GDPR: 1, 2 or 3 – the last chance is (soon) over

I am sure you are fully aware about the General Data Protection Regulation (GDPR) entering into force in a few weeks. And I'm sure you also have started to work on the requirements specific to your business. Having a good record of processing activities is extremely important, especially in terms of accountability. Do you have your record in order? If so, congratulations - if not, then you need to read this post, which includes some precious tips for you for a successful implementation.

On May 25th, 2018, the EU General Data Protection Regulation will also apply on many Swiss enterprises. Two essential points of the European data protection law are the right of access to information and transparency towards individuals. The record of processing activities is fundamental in the implementation and is explicitly required in article 30. enterprises employing less than 250 people are exempted from this requirement – albeit with some exceptions.

The register of processing activities for the GDPR – an inventory for more security

The mentioned article dictates that each enterprise must keep a register of all processing activities performed under its responsibility. In addition, it is required that reasonable organisational and technical controls are introduced, to guarantee an appropriate level of protection. As examples, the GDPR mentions encryption, pseudonymisation or other controls that ensure confidentiality, integrity and availability.

So is it just old wine in new skins? In fact, it is because it doesn't matter if we talk about IT security, cyber security or data protection: your crown jewels, as well as person-related data, need the right protection. And the best way to achieve this is by answering the following four questions:

  1. What do I want / need to protect?
  2. How much protection do the assets need?
  3. What risks must I protect my assets and targets against, and how large are these risks?
  4. What security measures do I need in concrete, to protect my assets against the identified risks?

Are you wondering what does this have to do with data protection, in particular with the preparation for the GDPR? It's simple: in order to prepare the register correctly, you need to know what person-related data are processed in which systems, what risks do they run, and what controls should you implement to protect these data.

A register of processing activities provides indications on all processing activities

It is important that the register is not just created once, and then forgotten. It must be continuously cared for since processing activities can change in time – even those that relate to personal data. According to the GDPR, the following aspects fall under the definition of "processing activities":

  • collecting, entering or storing,
  • organising or sorting,
  • correcting or altering,
  • reading or querying,
  • using, distributing, or any other form of making available,
  • disclosing by communicating,
  • comparing or linking,
  • constraining or limiting,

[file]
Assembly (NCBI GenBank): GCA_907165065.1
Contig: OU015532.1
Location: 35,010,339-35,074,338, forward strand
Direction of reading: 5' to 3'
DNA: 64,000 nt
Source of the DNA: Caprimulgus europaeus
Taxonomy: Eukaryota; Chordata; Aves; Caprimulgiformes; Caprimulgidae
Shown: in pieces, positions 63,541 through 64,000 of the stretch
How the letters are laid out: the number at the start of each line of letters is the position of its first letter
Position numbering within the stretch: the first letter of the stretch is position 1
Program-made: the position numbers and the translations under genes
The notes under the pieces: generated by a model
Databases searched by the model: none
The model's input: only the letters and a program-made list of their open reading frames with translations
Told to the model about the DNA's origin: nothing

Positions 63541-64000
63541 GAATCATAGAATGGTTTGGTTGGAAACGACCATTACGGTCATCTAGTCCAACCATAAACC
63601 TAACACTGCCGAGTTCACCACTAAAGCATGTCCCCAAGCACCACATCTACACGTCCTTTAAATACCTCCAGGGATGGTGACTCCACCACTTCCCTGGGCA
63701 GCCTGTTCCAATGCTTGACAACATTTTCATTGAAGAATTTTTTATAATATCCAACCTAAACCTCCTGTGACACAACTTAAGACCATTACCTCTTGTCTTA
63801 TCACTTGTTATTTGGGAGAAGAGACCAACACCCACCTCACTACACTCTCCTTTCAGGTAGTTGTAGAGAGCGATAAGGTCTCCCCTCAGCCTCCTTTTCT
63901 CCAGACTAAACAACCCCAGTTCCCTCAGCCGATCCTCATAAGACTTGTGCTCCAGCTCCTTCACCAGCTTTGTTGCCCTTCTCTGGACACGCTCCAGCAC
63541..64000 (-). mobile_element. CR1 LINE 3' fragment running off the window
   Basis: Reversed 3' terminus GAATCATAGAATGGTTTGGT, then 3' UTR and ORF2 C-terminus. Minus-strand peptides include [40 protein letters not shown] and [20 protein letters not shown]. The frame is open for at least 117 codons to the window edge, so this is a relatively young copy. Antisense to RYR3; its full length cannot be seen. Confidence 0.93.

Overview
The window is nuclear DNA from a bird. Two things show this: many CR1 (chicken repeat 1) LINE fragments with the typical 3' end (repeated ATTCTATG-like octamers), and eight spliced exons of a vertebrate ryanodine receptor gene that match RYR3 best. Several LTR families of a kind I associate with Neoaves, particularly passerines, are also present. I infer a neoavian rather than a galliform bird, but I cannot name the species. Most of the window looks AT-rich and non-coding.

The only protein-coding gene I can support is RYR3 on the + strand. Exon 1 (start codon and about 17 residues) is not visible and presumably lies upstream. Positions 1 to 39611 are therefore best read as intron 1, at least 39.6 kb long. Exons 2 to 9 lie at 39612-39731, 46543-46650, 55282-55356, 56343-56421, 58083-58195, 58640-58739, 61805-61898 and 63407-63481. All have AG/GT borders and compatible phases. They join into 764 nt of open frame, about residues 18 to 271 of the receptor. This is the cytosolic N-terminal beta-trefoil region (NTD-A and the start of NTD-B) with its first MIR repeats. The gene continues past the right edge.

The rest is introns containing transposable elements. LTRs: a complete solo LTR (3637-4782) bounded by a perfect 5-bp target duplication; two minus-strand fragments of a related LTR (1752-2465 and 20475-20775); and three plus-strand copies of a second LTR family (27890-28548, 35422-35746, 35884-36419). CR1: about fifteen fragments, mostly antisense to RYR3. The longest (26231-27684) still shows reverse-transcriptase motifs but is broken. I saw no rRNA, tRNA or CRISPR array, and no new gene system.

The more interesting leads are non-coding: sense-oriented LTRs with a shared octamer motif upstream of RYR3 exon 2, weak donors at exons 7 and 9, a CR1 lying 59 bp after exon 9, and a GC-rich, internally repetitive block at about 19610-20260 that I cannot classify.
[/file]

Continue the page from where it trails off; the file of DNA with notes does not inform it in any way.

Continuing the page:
• and deleting or destroying.

Contents of the register of processing activities

Due to the size of the register, a simple table calculation is no longer enough. The register must provide information on the following points:

  • Name and contact data of the person in charge, possibly also on the data protection officer.
  • Target of the processing (individually for each data collection.)
  • Description of the categories of interested persons, and categories of personal data, e.g. "employees" or "clients". Data categories can consist of master data, or transaction or position data.
  • Categories of receivers, to whom the personal data have been or shall be disclosed.
  • Transmission of personal data to a third-party country, or to an international organisation.
  • The planned date for deletion of different data categories.
  • Description of technical and organisational security controls.


To avoid needless duplication of documents, it is possible to link existing documents into the register of processing activities. However, it must be remembered that in case of need, these documents must be also made available to the supervisory authority. And also, it makes sense to match the Register with other inventory-keeping applications (CMDB – Configuration Management Data Base, process documentation, risk register etc.).

As you see, there's a lot to do. And data protection documents are not exactly among the most beloved duties in enterprises. But don't worry: we've put together a practical guideline. It will support you with precious suggestions in the development and care for the GDPR-compliant register of processing activities. Because documentation is the alpha and omega of GDPR-preparedness: so get busy with it right away!

Start today with the GDPR readiness

You have to take further measures for the GDPR apart from the processing list? Don't worry, we are happy to assist you. Our whitepaper on GDPR readiness includes all the important changes and gets you practical tips for implementation. Click here for the free download:


Whitepaper GDPR Readiness


You are already a step ahead? Awesome! Then you can devote yourself intensively on your processing directory. In our free GDPR guideline you receive valuable tips from our experts for practical implementation. Why? Because the documentation is the alpha and the omega of GDPR. Just click on the blue butten right here and benefit from the free template "GDPR processing directory guidline"


GDPR Guideline Register of Processing

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Data Governance

Reinhold Zurfluh
About the author / Reinhold Zurfluh

InfoGuard AG - Reinhold Zurfluh, Head of Marketing, Mitglied des Kaders

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